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Performance of IPOs in India

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Introduction:
Underpricing of IPOs has been reported in almost all equity markets and across time for a comparison of 45 countries (Loughran, Ritter, and Rydqvist 1994). In Indian context, Ranjan and Madhusoodanan (2004) studied under pricing for 92 IPOs listed on NSE and BSE during January 1999-November 2003.They found that on average money left by fixed price route is 38 percent while through book building route it is 6 percent. Aggregated Indian IPOs in this period left 17 percent money on the table. Ghosh (2005) found under pricing in Indian market over a decade 1991-2001.Kumar (2007) found 27 percent under pricing for 156 book built IPOs during 1999-2006. Shelly and Singh (2008) studied 1963 fixed price IPOs listed on BSE during July 1992-August 2006 and found that on an average IPOs are under priced by around 70 percent. Thus under pricing of IPOs is an international phenomenon.

Public issues of equity shares are broadly of two types, viz. Initial Public Offerings (IPO) and seasoned security offerings. In an IPO (new issue), a company which was earlier closely held (wherein shares held by promoters and their relatives i.e. shares issued earlier through private placement) is opened up for public by issue of shares to the public.

Most companies start out by raising capital from a small number of investors through private placements. Such stocks are highly illiquid as there is no liquid market existing if these investors wish to sell their stocks. If the company prospers and hence needs more capital or otherwise if (any of) the promoters want to sell off their company (share of holding) they have to do so by selling their holdings to another party through private placement as there is no liquid market for the company's stock. It is therefore desirable to 'go public' by selling stock to a large number of diversified investors. Once the stock is listed, this enhanced liquidity allows the company to raise capital on more favorable terms than if it had to compensate investors for the lack of liquidity associated with privately held companies.

There are many costs associated with a firm becoming public--indirect cost relating to providing information continuously to the stock exchanges and adhering to their requirement relating to reporting and disclosure and direct costs that are related to the fees and charges and other expenses relating to the issue of stocks such as underwriting fees, legal and auditing fees, etc. Another important cost associated with IPO is the dilution associated with selling shares to the public (Ibbotson & Ritter, 1995). Ibbotson & Ritter, 1995 actually referred to the underpricing of IPO shortly after the IPO as the dilution cost. So the trade off is between the liquidity and huge capital base that the company can acquire vis-a-vis the cost associated with going public.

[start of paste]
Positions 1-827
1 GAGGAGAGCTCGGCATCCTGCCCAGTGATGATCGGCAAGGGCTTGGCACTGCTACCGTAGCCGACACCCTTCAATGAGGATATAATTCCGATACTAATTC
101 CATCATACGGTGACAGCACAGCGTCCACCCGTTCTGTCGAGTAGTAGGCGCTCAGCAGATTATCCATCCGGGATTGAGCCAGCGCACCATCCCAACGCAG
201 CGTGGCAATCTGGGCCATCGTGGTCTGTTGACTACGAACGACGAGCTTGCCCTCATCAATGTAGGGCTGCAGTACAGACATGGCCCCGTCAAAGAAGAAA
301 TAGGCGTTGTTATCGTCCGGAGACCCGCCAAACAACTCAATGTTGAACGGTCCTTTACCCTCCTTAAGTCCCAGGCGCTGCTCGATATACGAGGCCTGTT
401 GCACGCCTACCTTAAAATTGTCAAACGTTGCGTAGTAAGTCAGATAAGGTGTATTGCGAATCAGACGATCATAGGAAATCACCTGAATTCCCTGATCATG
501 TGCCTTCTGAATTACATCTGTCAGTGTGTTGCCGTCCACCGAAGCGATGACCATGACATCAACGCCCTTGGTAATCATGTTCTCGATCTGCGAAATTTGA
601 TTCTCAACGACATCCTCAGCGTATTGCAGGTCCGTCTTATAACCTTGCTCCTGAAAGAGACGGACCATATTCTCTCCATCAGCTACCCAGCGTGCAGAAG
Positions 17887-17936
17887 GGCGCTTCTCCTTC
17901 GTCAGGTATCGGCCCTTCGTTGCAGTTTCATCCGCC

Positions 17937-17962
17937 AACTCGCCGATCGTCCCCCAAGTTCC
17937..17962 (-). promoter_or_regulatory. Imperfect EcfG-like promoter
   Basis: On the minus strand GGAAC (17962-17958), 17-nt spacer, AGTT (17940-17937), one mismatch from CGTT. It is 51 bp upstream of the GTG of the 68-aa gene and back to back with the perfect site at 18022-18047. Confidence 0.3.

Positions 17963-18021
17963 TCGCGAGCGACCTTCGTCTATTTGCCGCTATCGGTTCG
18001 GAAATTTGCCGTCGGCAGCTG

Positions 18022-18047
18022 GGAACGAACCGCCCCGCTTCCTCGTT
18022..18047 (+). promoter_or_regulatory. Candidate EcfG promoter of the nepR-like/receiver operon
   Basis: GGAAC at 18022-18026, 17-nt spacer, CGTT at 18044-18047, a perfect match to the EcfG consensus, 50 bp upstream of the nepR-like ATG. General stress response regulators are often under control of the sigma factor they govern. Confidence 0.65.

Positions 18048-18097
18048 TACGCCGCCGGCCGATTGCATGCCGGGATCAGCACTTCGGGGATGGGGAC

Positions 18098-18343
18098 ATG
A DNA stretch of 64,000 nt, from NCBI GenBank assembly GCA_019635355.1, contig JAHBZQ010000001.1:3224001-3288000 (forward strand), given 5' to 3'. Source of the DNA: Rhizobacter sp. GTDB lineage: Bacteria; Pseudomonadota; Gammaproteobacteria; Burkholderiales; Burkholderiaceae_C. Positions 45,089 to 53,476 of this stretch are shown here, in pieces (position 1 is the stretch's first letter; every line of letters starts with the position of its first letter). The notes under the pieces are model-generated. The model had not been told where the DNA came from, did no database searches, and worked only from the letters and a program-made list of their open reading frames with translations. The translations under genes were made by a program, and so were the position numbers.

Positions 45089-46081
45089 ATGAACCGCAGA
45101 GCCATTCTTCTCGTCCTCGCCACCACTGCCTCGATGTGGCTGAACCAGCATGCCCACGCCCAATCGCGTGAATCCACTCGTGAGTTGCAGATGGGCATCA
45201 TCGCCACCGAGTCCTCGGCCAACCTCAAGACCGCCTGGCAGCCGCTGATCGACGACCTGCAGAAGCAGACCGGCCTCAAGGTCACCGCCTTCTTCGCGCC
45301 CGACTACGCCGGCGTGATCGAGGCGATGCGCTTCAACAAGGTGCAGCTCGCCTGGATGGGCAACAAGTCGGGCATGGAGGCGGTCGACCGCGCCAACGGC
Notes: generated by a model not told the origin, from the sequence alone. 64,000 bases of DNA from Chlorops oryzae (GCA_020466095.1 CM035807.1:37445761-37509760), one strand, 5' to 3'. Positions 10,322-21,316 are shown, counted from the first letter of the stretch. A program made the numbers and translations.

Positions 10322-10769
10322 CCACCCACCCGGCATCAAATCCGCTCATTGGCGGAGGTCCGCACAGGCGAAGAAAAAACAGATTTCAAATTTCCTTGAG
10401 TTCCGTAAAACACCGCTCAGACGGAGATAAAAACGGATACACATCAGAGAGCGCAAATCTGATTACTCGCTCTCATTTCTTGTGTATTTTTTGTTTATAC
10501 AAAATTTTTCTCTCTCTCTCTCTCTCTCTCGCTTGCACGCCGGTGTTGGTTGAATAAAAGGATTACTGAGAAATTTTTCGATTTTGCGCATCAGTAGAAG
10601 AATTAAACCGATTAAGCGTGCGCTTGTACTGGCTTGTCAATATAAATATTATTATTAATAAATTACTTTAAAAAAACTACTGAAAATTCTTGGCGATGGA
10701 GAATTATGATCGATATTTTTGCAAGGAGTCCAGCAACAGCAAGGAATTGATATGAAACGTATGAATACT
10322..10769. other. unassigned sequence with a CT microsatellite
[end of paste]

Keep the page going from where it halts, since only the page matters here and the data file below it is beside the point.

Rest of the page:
Number of Pages of Project Report: 72
Package Includes: Synopsis/Project Proposal + Project Report + Excel Sheet
Project Format: Document (.doc)

Table of Contents of Project Report:
EXECUTIVE SUMMARY
CHAPTER 1: INTRODUCTION
1.1 INITIAL PUBLIC OFFERINGS: GOING BY THE BOOK
1.2 BUILDING THE BOOK
1.3 THE NATURE AND VALUE OF INVESTOR INFORMATION
1.4 HOW BOOK-BUILDING WORKS
1.5 STRATEGIC CONSIDERATIONS FOR THE ISSUING FIRM
1.6 CHARACTERISTICS OF SUCCESSFUL INVESTMENT BANKS
1.7 PUBLIC POLICY CONSIDERATIONS
CHAPTER 2: LITERATURE REVIEW
CHAPTER 3: IPO INDIA
3.1 LEADING IPOS IN INDIA
3.2 IPO STOCKS
3.3 IPO MARKET IN INDIA
3.4 LARGEST IPO IN INDIA
3.5 IPO SCAMS
3.6 FUTURE OF IPOS IN INDIA
3.7 IPO FUNDINGS
CHAPTER 4: RESEARCH METHODOLOGY
4.1 NEED FOR STUDY
4.2 OBJECTIVE OF STUDY
4.3 SAMPLE PROFILE
4.4 DATA TYPE
4.5 DATA SOURCE
4.6 DATA PERIOD
4.7 ANALYSIS TECHNIQUES
4.8 HYPOTHESIS TESTED
CHAPTER 5: DATA AND ANALYSIS
CHAPTER 6: FINDINGS & CONCLUSION
CHAPTER 7: RECOMMENDATIONS/SUGGESTIONS
REFERENCES
APPENDIX: IPOS IN INDIA 1999 - 2012


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